Imagine for a moment that you are a late round NFL draft pick that actually makes the team.
Then, you play in the pro game for 14 years and are involved in numerous big games including the Super Bowl.
Now imagine that your entire career is remembered for one play, which happens to be your worst memory.
Never mind that the rest of that day had been huge.
Your one mistake cost your team a victory and you spend the next three decades agonizing over it.
That moment encapsulates Earnest Byner.
After making it to the NFL from a small town in Georgia, Byner became one of the best dual threat running backs in the league.
He helped return the Cleveland Browns to respectability in the late 1980s.
Then, just when it looked like he would be a playoff hero, he was stripped of the glory, along with the football.
This is the story of Earnest Byner.
Earnest Byner #44
Kevin Mack #34
Name a better duo. Bet ya can’t.
Vintage #Browns pic.twitter.com/8kQPCgAdlY
— Vintage Browns (@VintageBrowns) August 8, 2019
Early Life and College
Earnest Alexander Byner was born on September 15, 1962 in Milledgeville, Georgia.
He was raised by his grandmother, a teacher, who encouraged Byner to go above and beyond in everything he did.
Byner became a small town sports hero growing up in Milledgeville.
He played football well enough in high school that he was offered a scholarship to play for East Carolina University.
Playing fullback for the Pirates, Byner did not get a lot of carries initially.
He gained 419 total yards in his freshman and sophomore years along with two touchdowns.
Then, beginning his junior year of 1982, Byner had a sharp uptick in carries.
In 1981, he carried the rock 28 times.
The following year, that total jumped to 139. Getting the opportunity to run the ball more often, Byner took advantage.
From 1980-83, Earnest Byner bowled over every defender in his path, averaging 5.4 yards per carry. After a distinguished 14 year NFL career, Byner retired with multiple Pro Bowl appearances and 2 Super Bowl rings. #TBT pic.twitter.com/No8seIYzDw
— ECU Athletics (@ECUAthletics) August 2, 2018
In ‘82, he gained 768 yards along with five scores on the ground and another through the air.
As a senior, Byner had 862 yards on 174 carries for five total touchdowns.
His combined 2,049 career yards from scrimmage got the attention of NFL teams.
In preparing for the 1984 draft, however, Byner wasn’t sure when he would be selected.
“I just wanted to be drafted to tell you the truth because I had a wife and a baby girl at that point. I just wanted to be drafted,” Byner said. “I had heard I was going to be drafted — maybe in the fourth round — but it didn’t happen. I was on Day 2, almost the 11th round. Got drafted in the 10th round. It was either the last pick or the next-to-last pick.”
Byner recalled that moment years later and remembers saying that all he needed was an opportunity.
“For some reason, my agent — we were sitting across the table like you and I are — and I had the confidence to tell him all I need is a chance to get on the team and I can play,” he said.
Eventually, the Browns took Byner with the 280th overall pick in the 10th round.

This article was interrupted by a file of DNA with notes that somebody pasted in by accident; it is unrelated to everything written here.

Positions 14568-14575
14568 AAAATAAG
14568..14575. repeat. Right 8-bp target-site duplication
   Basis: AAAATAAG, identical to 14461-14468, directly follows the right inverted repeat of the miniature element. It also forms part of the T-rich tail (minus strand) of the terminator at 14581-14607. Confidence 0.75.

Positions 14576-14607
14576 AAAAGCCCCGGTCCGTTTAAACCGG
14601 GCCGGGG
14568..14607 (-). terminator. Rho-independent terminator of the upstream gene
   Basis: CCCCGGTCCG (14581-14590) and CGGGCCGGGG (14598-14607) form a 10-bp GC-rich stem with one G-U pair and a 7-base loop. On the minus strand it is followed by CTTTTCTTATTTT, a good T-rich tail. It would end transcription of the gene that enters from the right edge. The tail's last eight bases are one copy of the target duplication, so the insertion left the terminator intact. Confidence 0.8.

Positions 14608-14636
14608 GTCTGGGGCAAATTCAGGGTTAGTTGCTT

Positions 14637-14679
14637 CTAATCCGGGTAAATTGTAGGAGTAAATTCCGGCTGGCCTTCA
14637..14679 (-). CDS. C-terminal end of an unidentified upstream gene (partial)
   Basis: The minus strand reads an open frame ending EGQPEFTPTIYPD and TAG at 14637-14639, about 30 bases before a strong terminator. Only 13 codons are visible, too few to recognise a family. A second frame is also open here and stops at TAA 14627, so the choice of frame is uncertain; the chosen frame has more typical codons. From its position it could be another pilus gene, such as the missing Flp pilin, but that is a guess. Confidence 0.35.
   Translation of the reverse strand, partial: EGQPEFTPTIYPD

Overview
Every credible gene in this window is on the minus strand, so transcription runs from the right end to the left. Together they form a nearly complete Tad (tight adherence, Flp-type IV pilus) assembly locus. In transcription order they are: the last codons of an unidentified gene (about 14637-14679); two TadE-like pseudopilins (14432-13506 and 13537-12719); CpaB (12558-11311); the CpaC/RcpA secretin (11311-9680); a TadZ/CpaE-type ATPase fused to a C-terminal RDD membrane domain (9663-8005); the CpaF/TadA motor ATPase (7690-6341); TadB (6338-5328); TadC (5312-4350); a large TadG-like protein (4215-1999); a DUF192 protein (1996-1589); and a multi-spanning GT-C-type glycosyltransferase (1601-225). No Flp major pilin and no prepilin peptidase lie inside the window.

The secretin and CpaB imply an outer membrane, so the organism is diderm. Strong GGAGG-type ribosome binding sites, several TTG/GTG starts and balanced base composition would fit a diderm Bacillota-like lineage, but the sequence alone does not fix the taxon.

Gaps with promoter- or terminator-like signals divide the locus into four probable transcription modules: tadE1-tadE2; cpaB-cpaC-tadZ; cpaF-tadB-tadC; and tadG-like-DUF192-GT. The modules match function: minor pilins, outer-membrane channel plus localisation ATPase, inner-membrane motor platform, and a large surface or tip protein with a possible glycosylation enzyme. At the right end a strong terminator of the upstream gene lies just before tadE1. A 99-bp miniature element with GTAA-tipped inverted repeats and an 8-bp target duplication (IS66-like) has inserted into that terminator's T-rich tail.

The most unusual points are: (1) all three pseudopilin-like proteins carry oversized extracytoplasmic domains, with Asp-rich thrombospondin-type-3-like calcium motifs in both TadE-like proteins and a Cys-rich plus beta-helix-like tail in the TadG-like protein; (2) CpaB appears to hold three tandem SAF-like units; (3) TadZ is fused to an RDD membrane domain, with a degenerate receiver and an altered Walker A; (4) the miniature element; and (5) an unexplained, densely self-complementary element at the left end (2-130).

As a small school and late round draft pick, Byner didn’t have good odds to survive his rookie training camp.
However, he believed that he would shine once he got on the field.
“…when I initially got (to Cleveland) and got started, it was like almost automatic, like it was destiny that I would be on the Browns team and eventually get a chance at making something of myself, making myself into a player.”
Byner made the team and ended up starting in three games during the 1984 season.
He ended the year with 426 yards on 72 carries and two touchdowns.
Byner also had 11 catches for 118 more yards.
The Browns ended the year at 5-11 and fourth place in the AFC Central.
Byner is Paired with Mack in 1985
After the ‘84 season, the Browns brought in running back Kevin Mack who had played ball that season with the Los Angeles Express of the USFL.
It looked like it was going to be a crowded running backs room, but Byner and Mack made the most of it.
From the meadow emerges #Browns Kevin Mack and Earnest Byner, the NFL's third-ever duo to each reach 1,000 rushing yards in the same season (1985). pic.twitter.com/agP5as01L1
— Kevin Gallagher (@KevG163) July 21, 2018
Emphasizing a ground-and-pound attack, Byner and Mack combined to rush for over 2,000 yards.
Byner himself had 1,002 yards on 244 attempts and an additional 460 receiving yards to go with 10 total touchdowns.
The duo sparked the Browns to improve to 8-8 and a surprising first place finish in the division.
Cleveland faced the Miami Dolphins in the Divisional playoffs and gave the Fins a run for their money.
Miami entered the game at 12-4 and looked like they would mop the floor with the Browns.
However, with the help of Byner’s 21-yard touchdown run in the second quarter, Cleveland held a 14-3 lead at the half.
When the teams returned from the break, Byner kept the Browns’ dream season alive when he burst through the line for a 66 yard touchdown run.
That put the Browns in front 21-3.
Unfortunately, the Dolphins and quarterback Dan Marino proved to be too much, scoring 21 unanswered points to end the game.
The result was a 24-21 Miami victory and the Browns were sent home.
Before 1986, the last time the Browns made it to the AFC Championship game was in 1969.
That streak ended with the assemblage of talent Cleveland had in the locker room.
Byner and Mack, quarterback Bernie Kosar, receivers Reggie Langhorne and Webster Slaughter, tight end Ozzie Newsome, linebackers Clay Matthews Jr. and Chip Banks, and defensive backs Frank Minnifield and Hanford Dixon were the core of a unit that put their opponents through the paces.